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defining constants in multi-language projects

How do you avoid hard-coding constants in multiple locations when dealing with projects that use multiple languages?  For instance, my current project has parts written in C++, C#, VB.NET and SQL.  There are various constants that have to be shared between them (names of registry keys, numeric constants, stored procedure names, etc).  For the most part, I can define them once per language (with #define or a public static member or whatever), but is there any way to do it better?
It hasn't actually been a problem yet, but I would never write the same string literal multiple places within a single component, so I'm uncomfortable doing it across components.
bmm6o Send private email
Tuesday, February 07, 2006
 
 
Sounds like a good place for some text (ini, XML,...) config file that can be read by what ever needs to know
Honu Send private email
Tuesday, February 07, 2006
 
 
+1 to Honu.

I'd also take a real close look at each of these constants and decide if they have to be hard coded, shared constants. For example, you mentioned stored procedure names. Why?

So far, its been extremely rare that I'd ever need to call a stored procedure from more than two different places and if I ever needed to change the name, I also probably need to change the code that deals with the returned results.  In that case, I would just bite the bullet and recompile as opposed to dynamically passing it in via a parameter.

So far, the only things I'd make "external constants" are serial numbers (or license keys), machine specific info such as directory paths, performance tuning parameters and user preferences. As Honu said, XML is ideal for this sort of stuff.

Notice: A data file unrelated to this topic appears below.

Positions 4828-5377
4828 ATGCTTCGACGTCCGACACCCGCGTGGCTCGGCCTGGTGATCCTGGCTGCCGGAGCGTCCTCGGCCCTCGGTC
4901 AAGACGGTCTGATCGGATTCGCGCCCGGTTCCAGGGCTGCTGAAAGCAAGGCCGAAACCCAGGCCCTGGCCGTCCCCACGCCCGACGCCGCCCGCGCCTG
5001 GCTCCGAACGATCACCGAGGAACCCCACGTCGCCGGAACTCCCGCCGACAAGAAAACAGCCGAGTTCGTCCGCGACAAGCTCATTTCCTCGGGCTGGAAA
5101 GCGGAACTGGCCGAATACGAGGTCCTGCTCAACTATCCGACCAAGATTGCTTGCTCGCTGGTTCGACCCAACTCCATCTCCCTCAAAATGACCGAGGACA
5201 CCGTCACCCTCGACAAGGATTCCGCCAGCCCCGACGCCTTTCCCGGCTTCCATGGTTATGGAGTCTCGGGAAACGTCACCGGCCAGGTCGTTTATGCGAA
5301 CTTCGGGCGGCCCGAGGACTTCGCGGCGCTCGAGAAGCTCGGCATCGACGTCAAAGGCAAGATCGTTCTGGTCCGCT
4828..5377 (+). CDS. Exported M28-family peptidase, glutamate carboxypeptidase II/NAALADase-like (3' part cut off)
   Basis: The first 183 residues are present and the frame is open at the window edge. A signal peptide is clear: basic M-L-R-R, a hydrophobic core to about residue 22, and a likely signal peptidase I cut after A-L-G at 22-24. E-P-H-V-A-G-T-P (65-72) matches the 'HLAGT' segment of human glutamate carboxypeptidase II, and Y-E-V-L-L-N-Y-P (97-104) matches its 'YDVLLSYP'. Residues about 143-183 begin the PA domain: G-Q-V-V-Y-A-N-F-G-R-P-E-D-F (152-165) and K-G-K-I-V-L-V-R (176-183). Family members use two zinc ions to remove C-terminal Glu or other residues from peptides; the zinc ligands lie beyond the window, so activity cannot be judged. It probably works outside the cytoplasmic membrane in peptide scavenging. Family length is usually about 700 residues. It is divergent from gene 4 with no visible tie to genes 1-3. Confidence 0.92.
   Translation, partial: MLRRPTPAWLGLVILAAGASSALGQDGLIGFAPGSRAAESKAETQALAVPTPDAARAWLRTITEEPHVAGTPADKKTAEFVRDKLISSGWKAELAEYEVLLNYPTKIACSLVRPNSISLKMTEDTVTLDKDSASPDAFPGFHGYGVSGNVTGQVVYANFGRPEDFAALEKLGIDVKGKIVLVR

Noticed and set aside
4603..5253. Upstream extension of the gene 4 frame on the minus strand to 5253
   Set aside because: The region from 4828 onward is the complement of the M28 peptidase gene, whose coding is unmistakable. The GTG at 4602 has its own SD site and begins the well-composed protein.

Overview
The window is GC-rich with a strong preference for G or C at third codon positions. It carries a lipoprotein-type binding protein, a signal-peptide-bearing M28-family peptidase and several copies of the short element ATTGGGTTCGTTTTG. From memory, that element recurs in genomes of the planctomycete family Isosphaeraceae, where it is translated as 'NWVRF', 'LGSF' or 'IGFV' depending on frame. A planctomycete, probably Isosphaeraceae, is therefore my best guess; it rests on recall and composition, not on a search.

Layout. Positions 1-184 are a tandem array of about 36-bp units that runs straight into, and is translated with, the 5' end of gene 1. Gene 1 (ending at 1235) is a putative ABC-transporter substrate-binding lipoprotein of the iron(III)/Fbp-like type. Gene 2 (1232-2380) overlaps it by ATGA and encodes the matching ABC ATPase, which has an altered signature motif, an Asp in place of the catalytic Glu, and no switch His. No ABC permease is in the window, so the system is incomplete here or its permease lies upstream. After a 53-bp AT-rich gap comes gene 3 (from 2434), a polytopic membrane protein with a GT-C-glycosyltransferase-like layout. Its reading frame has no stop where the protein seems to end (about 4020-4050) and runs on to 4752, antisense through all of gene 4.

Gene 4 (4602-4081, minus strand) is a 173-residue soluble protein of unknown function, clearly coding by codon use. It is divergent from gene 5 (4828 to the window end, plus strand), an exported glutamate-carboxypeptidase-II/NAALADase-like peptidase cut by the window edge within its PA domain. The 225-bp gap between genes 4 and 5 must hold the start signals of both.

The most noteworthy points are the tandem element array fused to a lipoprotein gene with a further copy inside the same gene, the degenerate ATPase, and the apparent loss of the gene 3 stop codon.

TheDavid
Tuesday, February 07, 2006
 
 
What I did when I needed this functionality was to write a simple preprocessor that converted the set of constant definitions from one language into a class for the other language.  However, whether that's a viable solution for you rather depends on whether you can slot such a preprocessor into your build system.
Iago
Tuesday, February 07, 2006
 
 
Between C# and VB.NET a DLL is ok. Regarding SQL... hmm... you don't even have constants there (I miss PL/SQL). You could have a table which holds all the constants, but still they are not shared with C# and VB, unless you read them from the table at startup. Or maybe Yukon's CLR integration helps? About C++... try to consume the managed DLL where you store the constants for use from C# and VB (using C++/CLI or CLR hosting). Or make an unmanaged DLL and use P/Invoke from the other two. :-)
smalltalk Send private email
Wednesday, February 08, 2006
 
 
SWIG will read your C/C++ and generate the relevant Java, C#, Lisp, Python etc. counterparts. You can add another language yourself directly (a major undertaking); or, you can read it's XML dump of all the C/C++ structures, constants, and variables and generate it from there.

Doxygen does the XML generation part more or less the same most of the time.
Ori Berger Send private email
Wednesday, February 08, 2006
 
 
If SQL needs it, it's got to use a table, right?  So, you could start there and write a small - like, single select statement small - code generator that pulls from the table and generates the constants for each of the other languages from that.

If SQL's a small part of it, and if C++ for you means Managed C++, then it's all .NET and I'd just use a shared DLL with public static readonly members.
Chaz Haws Send private email
Wednesday, February 08, 2006
 
 
We had this exact same problem when I worked at Smith Corona. I used to be able to say "Set Left Margin" in 18 languages. We used configuration files to trigger a make process; if you have more than 8 bit microcontroller assembly language, I would recommend storing the "constants" in a metadata repository of some sort.
Steve Hirsch Send private email
Wednesday, February 08, 2006
 
 

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